Computer Vision and Active Perception Lab, Centre for Autonomous Systems, School of Computer Science and Communication, KTH Royal Institute of Technology, Stockholm, Sweden.
    Combinatorial optimization for hierarchical contact-level grasping2014In: 2014 IEEE International Conference on Robotics and Automation (ICRA), IEEE, 2014, p. 381-388Conference paper (Refereed)
    Abstract [en]

    We address the problem of generating force-closed point contact grasps on complex surfaces and model it as a combinatorial optimization problem. Using a multilevel refinement metaheuristic, we maximize the quality of a grasp subject to a reachability constraint by recursively forming a hierarchy of increasingly coarser optimization problems. A grasp is initialized at the top of the hierarchy and then locally refined until convergence at each level. Our approach efficiently addresses the high dimensional problem of synthesizing stable point contact grasps while resulting in stable grasps from arbitrary initial configurations. Compared to a sampling-based approach, our method yields grasps with higher grasp quality. Empirical results are presented for a set of different objects. We investigate the number of levels in the hierarchy, the computational complexity, and the performance relative to a random sampling baseline approach.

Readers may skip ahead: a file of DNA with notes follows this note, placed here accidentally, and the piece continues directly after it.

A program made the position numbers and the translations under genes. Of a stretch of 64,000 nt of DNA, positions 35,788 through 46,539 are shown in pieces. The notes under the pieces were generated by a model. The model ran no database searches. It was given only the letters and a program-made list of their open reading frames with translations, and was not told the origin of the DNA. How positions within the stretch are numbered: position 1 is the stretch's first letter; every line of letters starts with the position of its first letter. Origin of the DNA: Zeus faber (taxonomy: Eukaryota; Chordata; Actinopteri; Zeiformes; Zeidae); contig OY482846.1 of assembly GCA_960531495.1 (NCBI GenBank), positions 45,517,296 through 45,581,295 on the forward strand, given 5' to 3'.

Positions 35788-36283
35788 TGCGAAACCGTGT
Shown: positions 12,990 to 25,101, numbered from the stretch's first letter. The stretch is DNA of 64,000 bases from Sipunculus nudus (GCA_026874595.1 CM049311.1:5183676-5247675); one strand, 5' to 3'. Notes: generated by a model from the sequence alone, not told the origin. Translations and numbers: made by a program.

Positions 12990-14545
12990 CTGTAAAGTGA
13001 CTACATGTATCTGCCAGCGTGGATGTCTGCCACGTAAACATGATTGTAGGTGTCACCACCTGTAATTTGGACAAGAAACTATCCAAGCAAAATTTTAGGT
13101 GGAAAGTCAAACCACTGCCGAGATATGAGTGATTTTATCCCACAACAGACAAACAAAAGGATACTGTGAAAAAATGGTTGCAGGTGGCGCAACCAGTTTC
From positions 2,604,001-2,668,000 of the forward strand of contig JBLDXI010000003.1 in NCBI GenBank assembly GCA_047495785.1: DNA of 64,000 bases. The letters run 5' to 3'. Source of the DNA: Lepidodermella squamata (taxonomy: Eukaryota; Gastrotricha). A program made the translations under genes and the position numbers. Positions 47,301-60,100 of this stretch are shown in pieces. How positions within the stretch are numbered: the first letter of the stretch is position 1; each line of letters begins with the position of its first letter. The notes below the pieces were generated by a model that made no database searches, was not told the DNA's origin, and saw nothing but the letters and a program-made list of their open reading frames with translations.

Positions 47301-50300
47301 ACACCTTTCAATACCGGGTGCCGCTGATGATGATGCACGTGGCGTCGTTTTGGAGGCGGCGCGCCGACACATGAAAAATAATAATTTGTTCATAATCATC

• 40.
    Hang, Kaiyu
    et al.
    Robotics, Perception, and Learning Lab, KTH Royal Institute of Technology, Stockholm, Sweden.
    Stork, Johannes Andreas
    Robotics, Perception, and Learning Lab, KTH Royal Institute of Technology, Stockholm, Sweden.
    Pollard, Nancy S.
    Robotics Institute, Carnegie Mellon University, Pittsburgh, PA, USA.
    Kragic, Danica
    Robotics Institute, Carnegie Mellon University, Pittsburgh, PA, USA.
    A Framework For Optimal Grasp Contact Planning2017In: IEEE Robotics and Automation Letters, ISSN 2377-3766, E-ISSN 1949-3045, Vol. 2, no 2, p. 704-711Article in journal (Refereed)
    Abstract [en]